The “Future” of TV?

I recently read an article on Mashable about a new “reality show” that is out this summer. I use quotations because it isn’t the traditional reality show we are used to, in that it is not actually being aired on television, but embedded on social media platforms. Once I read this I thought, “huh that’s interesting, I wonder how it works.”  Apparently it is going to be a live stream, running 24/7 through Tweets, photos, and YouTube videos, with an additional 60 second (yeah, 1 minute) videos will be displayed on YouTube every day during the eight week duration of the “show.” The Mashable article can be viewed here. You’re probably DYING to know what this so-called reality show is about. It follows a group of high schoolers spending their precious last summer together before jetting off to their respective colleges. Anyone suddenly remember the famed TV show Laguna Beach from our youth? I sure am. The show’s Twitter handle @SummerBreak encourages its followers to follow each of the individual kids from the show, obnoxiously retweeting every little thing they say on the site. But, I won’t get into their awful use of Twitter.

I would love to talk about how ridiculously stupid the content of this “show” is and how much I loathe teens whose life motto is “LIVE EVERY MOMENT LIKE IT’S YOUR LAST <3,” I won’t. Instead I want to talk about the direction the producer has chosen to take. This world is becoming increasingly more about the social and digital platforms, which I think is great; it is a progressive way for companies to connect one-on-one with their consumers. I just don’t like the aspect of having a reality show strictly on these sites. @SummerBreak actually has a pretty impressive follower base (over 108K) however, the members of the cast have far less, ranging from 500-800, which I take to mean that viewers aren’t terribly invested in them. Their YouTube views range from 3,000-5,000 which means their fan base isn’t engaging with their content.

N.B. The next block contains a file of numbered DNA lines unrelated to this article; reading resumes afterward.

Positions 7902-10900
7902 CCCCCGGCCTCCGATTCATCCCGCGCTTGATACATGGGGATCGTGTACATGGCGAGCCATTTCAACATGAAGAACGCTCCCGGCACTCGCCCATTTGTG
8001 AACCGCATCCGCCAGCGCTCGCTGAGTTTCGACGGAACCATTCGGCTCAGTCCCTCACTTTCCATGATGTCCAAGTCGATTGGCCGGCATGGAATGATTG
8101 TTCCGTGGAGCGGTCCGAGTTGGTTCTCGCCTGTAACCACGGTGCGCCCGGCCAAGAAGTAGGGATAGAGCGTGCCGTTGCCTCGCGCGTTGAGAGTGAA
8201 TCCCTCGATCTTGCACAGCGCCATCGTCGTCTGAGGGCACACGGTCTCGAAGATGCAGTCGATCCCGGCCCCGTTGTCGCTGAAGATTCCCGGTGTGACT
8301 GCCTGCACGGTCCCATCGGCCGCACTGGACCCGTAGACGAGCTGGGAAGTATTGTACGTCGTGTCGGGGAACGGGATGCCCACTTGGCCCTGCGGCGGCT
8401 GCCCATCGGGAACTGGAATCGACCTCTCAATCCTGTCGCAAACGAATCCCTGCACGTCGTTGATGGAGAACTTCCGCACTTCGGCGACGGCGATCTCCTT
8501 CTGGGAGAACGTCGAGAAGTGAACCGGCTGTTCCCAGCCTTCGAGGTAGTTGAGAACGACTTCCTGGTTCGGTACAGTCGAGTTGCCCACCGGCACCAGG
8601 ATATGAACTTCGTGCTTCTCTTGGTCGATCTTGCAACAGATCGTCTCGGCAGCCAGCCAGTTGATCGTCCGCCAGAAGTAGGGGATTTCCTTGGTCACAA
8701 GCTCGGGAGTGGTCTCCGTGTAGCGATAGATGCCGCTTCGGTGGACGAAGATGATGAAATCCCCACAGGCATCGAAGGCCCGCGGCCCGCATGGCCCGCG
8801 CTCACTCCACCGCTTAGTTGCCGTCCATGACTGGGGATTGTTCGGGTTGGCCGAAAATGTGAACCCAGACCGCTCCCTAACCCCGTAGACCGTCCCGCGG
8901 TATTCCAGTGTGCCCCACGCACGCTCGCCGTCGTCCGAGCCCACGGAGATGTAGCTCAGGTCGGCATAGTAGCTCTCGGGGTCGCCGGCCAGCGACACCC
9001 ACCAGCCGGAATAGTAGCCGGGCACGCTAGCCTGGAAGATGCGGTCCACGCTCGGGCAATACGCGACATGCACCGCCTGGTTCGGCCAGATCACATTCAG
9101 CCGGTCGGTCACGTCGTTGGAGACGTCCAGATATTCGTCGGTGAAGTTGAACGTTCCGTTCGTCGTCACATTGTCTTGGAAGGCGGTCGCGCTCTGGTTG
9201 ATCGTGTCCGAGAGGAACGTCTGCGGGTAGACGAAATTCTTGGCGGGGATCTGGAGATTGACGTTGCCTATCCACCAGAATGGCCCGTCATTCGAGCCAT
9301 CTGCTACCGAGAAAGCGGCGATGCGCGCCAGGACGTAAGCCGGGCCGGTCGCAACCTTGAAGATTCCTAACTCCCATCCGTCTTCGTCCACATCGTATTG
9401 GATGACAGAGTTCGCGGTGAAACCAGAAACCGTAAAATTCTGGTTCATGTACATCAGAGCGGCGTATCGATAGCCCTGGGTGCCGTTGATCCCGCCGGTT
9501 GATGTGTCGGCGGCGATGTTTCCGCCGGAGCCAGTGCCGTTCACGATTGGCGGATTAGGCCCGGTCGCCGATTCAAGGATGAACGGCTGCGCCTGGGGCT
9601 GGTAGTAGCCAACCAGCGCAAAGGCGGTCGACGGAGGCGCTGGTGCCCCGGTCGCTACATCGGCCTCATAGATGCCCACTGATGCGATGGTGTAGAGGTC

What really irks me is that the Mashable article says, “With regard to the removal of the TV screen, Parks said he doesn’t necessarily think TV is dead, but he does view social media as a powerful way of delivering content to Millennials, the series’ target audience.” Uh, no duh TV is not dead. Does this guy think he has invented this earth-shattering new form of television that will become the mainstream any day now? This whole thing has to take off first. I mean, imagine for a second if Mad Men episodes were just tweets and clips with weekly wrap-ups. We’d see tweets like: “@DonDraper: Cheating on Megan LOL #badhusband #sex #struggles.” I just don’t see this catching on, but I could be wrong. I am sincerely interested in YOUR opinion, so please leave your thoughts in the comments. Just for LOLZ I’m going to post some of their ridiculous tweets:




Thanks dudes, and let me know what you think of this new version of “television,” in the comments!



One comment

  1. I don’t think this will take over TV when it comes to shows like Mad Men or other scripted shows (whether they be drama, comedy, or what have you), but for reality TV I can definitely see this as a supplement to weekly episodes, and even more shows following the Summer Break model (only hopefully with more interesting subject matters).

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